1; minutes of the scheduled<given time of commencement of debate.
2.1 Teams failing to arrive in time for the debate will forfeit that particular round, at the discretion of
the chair of the panel. Teams failing to turn up for the debate on time, and with no valid reason, will lose
the debate by the widest possible margin.
PART T$REE
TIMIN'
.1 ,t is the duty of the timekeeper, or a panel member, or the Chair of the ad4udication panel, to time
speeches.
.2 The timing of each speech starts at the moment that the member begins speaking.
. =nless indicated otherwise prior to the start of each debate, speaking time for speeches is 0 minutes
for ,mpromptu debates and 1 minutes for prepared debates, and for reply speeches ) minutes.
.) Team members or the team coach may give time signals to a speaker provided that the signals are
discreet and unobtrusive.
.. !uring a debate speakers may not communicate with their coach, other team members who are not
speaking in that debate, or any person in the audience, e:cept to receive time signals in accordance with
rule .).
PART %#"R
Points of Information
).1 /etween the first and seventh minutes of a speaker>s substantive speech, members of the other team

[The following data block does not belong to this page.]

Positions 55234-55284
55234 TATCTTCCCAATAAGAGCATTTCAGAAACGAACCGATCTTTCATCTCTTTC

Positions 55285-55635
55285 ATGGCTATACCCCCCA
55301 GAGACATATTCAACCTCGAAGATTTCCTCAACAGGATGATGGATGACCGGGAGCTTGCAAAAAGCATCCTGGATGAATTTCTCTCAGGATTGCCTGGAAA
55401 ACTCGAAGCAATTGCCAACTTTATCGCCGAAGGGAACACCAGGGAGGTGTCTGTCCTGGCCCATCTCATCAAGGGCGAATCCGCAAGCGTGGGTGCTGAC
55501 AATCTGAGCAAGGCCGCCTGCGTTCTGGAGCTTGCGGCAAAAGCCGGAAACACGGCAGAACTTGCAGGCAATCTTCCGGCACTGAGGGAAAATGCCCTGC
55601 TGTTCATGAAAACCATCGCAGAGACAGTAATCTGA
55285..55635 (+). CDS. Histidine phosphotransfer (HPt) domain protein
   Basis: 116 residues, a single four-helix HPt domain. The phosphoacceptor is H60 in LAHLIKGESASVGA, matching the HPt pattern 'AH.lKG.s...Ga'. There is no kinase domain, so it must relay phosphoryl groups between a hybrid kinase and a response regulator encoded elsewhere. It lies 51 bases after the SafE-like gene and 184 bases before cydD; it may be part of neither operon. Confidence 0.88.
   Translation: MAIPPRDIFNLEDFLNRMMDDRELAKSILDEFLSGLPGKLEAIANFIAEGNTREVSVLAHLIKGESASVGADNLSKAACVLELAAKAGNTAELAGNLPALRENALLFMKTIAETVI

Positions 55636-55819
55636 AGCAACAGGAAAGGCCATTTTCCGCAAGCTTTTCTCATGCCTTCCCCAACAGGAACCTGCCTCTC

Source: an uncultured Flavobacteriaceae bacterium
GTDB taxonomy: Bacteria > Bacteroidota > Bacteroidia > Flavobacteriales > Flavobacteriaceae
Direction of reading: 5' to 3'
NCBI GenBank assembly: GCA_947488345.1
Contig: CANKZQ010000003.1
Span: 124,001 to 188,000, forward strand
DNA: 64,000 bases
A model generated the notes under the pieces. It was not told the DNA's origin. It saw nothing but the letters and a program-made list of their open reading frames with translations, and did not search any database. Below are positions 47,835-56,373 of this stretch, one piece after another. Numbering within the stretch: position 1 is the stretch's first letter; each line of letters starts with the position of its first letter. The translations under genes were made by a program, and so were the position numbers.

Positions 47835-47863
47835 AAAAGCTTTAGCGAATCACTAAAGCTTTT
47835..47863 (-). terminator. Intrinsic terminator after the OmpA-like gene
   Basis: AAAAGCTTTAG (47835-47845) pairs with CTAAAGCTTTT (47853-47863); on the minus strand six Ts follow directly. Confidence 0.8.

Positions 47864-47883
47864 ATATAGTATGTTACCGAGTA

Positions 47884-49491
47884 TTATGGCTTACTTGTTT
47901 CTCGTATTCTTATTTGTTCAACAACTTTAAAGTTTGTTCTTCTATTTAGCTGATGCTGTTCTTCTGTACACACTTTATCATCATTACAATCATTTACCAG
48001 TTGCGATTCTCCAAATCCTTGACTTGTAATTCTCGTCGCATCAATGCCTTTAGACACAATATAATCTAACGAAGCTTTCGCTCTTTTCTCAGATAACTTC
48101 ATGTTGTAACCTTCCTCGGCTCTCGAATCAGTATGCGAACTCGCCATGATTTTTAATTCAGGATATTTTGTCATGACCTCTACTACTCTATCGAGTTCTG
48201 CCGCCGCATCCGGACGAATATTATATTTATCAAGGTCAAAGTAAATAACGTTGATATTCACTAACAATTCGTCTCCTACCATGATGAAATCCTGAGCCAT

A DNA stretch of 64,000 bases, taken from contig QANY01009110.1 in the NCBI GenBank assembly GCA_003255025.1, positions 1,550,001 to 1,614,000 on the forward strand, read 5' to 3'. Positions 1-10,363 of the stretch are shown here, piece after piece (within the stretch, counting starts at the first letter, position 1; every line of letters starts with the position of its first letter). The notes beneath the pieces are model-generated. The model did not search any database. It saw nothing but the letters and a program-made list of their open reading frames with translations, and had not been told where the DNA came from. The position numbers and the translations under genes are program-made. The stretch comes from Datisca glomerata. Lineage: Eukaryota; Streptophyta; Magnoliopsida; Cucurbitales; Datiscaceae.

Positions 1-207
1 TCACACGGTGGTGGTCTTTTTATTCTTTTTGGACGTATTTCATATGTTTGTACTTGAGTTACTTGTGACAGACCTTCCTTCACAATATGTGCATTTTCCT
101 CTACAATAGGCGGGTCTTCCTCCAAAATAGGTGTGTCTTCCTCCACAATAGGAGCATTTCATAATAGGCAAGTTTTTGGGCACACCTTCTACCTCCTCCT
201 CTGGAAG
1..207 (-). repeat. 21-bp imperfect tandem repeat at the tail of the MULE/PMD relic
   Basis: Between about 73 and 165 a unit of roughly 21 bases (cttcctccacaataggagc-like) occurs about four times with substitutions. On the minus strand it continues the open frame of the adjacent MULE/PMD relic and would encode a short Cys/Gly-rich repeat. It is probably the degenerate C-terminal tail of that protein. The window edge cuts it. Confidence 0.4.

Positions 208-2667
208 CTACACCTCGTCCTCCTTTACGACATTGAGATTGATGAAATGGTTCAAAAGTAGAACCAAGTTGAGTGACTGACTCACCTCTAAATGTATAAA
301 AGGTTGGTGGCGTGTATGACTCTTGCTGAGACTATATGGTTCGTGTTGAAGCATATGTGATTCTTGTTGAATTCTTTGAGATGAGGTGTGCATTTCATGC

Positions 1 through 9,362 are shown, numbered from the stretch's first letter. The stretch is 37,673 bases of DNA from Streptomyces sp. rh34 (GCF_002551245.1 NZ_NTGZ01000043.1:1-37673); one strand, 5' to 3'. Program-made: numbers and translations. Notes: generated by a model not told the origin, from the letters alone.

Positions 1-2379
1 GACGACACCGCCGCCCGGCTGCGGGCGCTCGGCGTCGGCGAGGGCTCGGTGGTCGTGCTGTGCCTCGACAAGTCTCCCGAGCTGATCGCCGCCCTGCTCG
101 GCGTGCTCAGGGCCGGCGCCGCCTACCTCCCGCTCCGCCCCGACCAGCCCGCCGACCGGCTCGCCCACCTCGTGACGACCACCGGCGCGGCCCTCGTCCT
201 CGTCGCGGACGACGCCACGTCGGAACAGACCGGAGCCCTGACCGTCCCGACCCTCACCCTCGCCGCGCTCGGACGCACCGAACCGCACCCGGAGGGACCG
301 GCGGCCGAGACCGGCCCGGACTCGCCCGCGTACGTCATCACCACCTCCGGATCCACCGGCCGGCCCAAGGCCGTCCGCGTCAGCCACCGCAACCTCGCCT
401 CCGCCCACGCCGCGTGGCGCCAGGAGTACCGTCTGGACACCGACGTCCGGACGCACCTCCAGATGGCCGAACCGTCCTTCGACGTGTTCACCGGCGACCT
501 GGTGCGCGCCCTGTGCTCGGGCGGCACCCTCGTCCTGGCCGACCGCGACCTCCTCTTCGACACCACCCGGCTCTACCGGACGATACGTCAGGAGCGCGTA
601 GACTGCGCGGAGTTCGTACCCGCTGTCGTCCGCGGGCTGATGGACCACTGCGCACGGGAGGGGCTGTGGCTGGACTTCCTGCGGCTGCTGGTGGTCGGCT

may offer points of information.
).2 The purpose of a point of information is to make a short point or ask a short 6uestion of the speaker.
). Points of information need not be addressed through the person chairing the debate, and may be in
the form of a 6uestion.
).) A point of information should be brief, and no longer than 1. seconds.
).. Points of information are an important part of the clash between the teams, and enable speakers to
remain a part of the debate even when they are not making a speech.
).0 ?ence a speaker should offer points of information both before and after that speaker has given his or
Asian Law Students Conference Academic Program (PARLIAMENTARY DEBATE ! R"LES